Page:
I think it's good to do hard things because they are hard. Those are the stories that are remembered. Everybody has their imagined limits and it's a great feeling to smash through those, given the opportunity. Spending 10 days training at the Chinggis Khan warrior school seemed to fit that bill.
But, as it happens, this wasn't the thought running through my head as I walked from the tent where I'd changed into my Mongolian wrestling costume - pants that could generously be described as speedo-like; a top consisting of sleeves and a strap that is tied tight under your belly (these are open chest because one time a woman posed as a man and won the tournament, so now the costume ensures the manly men competing in the manly sports* only have to worry about losing to other manly men!); and a gown with a split that comes up to just below the pants so that as you walk it looks like you're wearing nothing underneath - except for your bottled rage, I suppose.
Thankfully (mercifully?) I was convincingly beaten in two rounds - in the first I got knocked off balance before I really had a chance to think about it, but in the second I made the mistake of grappling and pushing (it's a while now since I was a loose-head prop) which saw me quickly flipped onto my shoulder and squashed, spared more serious injury only by the fact I had about 10cms and 20kgs on my opponent (and even more if they had waited a few days - I swear we were being fattened up for the coming winter the way we were fed on this trip). :-/
And, later in the week, it definitely wasn't the thought that first came to mind when we stopped for lunch on the third day of horse trekking at the ruins of the Gunjin monestary in Terelj National Park (built to house a political prisoner from the Qing Dynasty). Instead, as we lay in the grass I reflected on my very sore knees and pummelled buttocks and considered how far and fast we'd ridden - 70-odd kms, easily doubling the total distance I'd travelled by horse in my life to date - I resolved that if I made it out in one piece I'd be happy to never trot again.
But tonight I sleep in a bed in Ulaanbaatar. Life is looking up. When we get to Tokyo I'm going to find an onsen and I'm going to go and soak in it for as long as they'll let me.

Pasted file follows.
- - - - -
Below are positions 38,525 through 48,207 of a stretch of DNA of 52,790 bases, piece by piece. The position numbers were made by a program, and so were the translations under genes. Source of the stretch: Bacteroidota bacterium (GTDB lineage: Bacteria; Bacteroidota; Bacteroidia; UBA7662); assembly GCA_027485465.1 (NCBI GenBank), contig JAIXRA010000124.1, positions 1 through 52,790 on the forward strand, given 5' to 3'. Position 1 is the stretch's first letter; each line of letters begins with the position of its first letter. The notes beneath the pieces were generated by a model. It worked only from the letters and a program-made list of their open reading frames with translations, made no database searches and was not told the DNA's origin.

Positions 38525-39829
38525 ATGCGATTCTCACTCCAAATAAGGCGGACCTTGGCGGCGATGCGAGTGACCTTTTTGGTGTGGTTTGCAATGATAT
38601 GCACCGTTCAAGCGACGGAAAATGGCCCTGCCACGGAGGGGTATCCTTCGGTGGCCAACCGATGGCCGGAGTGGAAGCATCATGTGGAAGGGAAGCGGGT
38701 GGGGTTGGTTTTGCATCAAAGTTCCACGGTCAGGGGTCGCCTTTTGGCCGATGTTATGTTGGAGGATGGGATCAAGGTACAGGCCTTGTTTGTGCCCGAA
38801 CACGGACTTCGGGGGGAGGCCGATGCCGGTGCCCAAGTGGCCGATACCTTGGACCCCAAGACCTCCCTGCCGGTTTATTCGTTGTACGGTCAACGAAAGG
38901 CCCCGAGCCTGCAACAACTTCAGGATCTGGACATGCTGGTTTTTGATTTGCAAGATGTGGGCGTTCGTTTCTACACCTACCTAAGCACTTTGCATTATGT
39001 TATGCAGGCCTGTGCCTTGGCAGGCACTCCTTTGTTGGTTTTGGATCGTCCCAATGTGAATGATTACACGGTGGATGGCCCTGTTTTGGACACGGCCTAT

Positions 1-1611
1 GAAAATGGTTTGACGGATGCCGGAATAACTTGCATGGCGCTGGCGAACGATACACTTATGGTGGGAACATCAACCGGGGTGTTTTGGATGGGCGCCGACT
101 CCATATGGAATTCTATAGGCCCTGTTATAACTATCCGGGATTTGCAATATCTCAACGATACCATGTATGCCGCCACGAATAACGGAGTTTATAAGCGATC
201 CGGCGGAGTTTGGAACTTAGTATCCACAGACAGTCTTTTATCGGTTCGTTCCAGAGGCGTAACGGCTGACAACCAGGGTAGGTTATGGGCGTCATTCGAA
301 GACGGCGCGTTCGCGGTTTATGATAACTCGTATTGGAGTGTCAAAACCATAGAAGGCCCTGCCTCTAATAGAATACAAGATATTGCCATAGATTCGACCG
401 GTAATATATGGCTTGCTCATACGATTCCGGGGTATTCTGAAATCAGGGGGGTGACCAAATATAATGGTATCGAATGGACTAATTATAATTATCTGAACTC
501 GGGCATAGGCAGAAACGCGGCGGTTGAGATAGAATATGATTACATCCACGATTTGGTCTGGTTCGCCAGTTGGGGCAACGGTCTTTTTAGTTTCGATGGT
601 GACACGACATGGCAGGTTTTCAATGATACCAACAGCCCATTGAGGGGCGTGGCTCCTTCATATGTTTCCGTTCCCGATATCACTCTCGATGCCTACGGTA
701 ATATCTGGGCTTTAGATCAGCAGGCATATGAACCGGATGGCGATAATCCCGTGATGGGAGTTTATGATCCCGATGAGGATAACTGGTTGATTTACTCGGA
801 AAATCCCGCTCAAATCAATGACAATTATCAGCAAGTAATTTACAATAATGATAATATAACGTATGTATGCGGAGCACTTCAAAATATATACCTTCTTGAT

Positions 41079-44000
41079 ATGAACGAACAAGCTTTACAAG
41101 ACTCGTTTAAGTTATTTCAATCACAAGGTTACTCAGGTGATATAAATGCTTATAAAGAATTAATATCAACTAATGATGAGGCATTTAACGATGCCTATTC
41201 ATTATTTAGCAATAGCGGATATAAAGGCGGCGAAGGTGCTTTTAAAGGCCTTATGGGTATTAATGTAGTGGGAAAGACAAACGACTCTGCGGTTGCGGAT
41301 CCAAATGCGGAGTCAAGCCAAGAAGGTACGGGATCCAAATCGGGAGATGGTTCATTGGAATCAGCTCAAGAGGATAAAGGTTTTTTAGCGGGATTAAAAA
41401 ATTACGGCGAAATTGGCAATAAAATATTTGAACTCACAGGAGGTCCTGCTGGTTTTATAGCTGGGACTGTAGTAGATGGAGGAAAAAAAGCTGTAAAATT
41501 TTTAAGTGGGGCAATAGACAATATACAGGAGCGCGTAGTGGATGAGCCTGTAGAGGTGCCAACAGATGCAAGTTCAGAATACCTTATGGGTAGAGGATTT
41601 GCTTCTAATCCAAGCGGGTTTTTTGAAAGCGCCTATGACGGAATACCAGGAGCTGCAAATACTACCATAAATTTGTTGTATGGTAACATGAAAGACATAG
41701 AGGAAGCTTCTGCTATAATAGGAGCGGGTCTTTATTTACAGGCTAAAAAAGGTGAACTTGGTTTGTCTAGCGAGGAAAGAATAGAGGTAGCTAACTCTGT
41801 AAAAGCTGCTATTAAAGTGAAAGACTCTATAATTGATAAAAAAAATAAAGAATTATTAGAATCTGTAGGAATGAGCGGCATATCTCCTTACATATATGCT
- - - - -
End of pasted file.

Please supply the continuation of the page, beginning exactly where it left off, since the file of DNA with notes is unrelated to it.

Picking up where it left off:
(* the other two manly sports are archery and horse racing, which featured elsewhere in our training)
Our time in Mongolia is definitely a candidate for the best place so far. It was just so amazing, and we had such a great time. I think the reason for this is that we sort of strayed from the devout tourist mode. We spent our first day in the capital, Ulaanbaatar. Then it was out into nowhere for a three day training program to become Mongolian warriors. This included archery, wrestling, beheading, cooking, singing, horse riding and eating (more food in one day than I would have needed for two!) Then we hopped on our horses and rode (actually, sped off at a fast canter) 40kms into the wilderness to set up camp by the Terelj river (no big deal, just a normal day in Mongolia) for the night. The next morning we were off by eight for our next camp, a disappointing 20kms away, upriver from the previous camp, when the Terelj river was still only two meters wide. Here Kieran and I swam in the river, made a fire pit with our Mongolian friend Bilgvvm Bek** and burnt everything we tried to cook on it, and to add to it all, Mum's horse decided it was sick of us and made a runner. Then it was off to our sleeping bags for most of us, except Kieran and Dad, who climbed up the 65 degree cliff behind our camp, and woke the rest of us up by screaming "Jacob, look! We're on the top of the cliff!". The next morning we rode 30kms to some ruins of an ancient monastery destroyed by the new communist government and back to the camp. Then we got in the all terrain ultra truck and drove past the first camp to our final camp, where the Terelj river was so wide and strong that the experts were hard-pressed to get across on horseback. This camp was surrounded by shrub and trees, which provided a perfect hide and shoot arena. By the time this was over, it was time to go to sleep. The next morning we packed up and shipped out for our final ride. We went back to a small town we had passed on day five, and with tips and hugs, said goodbye to our driver, our chef, our horse guide and Bilgvvm, as they were going to herd the horses home. Meanwhile we boarded a small van that is entirely unsuited to the terrain it is driving on, and headed to the Chinggis Khan statue, which is the largest mounted statue in the world. After paying and climbing up the horse's left hind leg, we emerged unceremoniously from the doors situated in Chinggis' crotch and climbed up the horse's neck to see the view around the statue. Then we got back in the van and drove back to Ulaanbaatar for two days of heavy schoolwork and to catch up on things. Then it's off to the the airport to board our flight to Tokyo...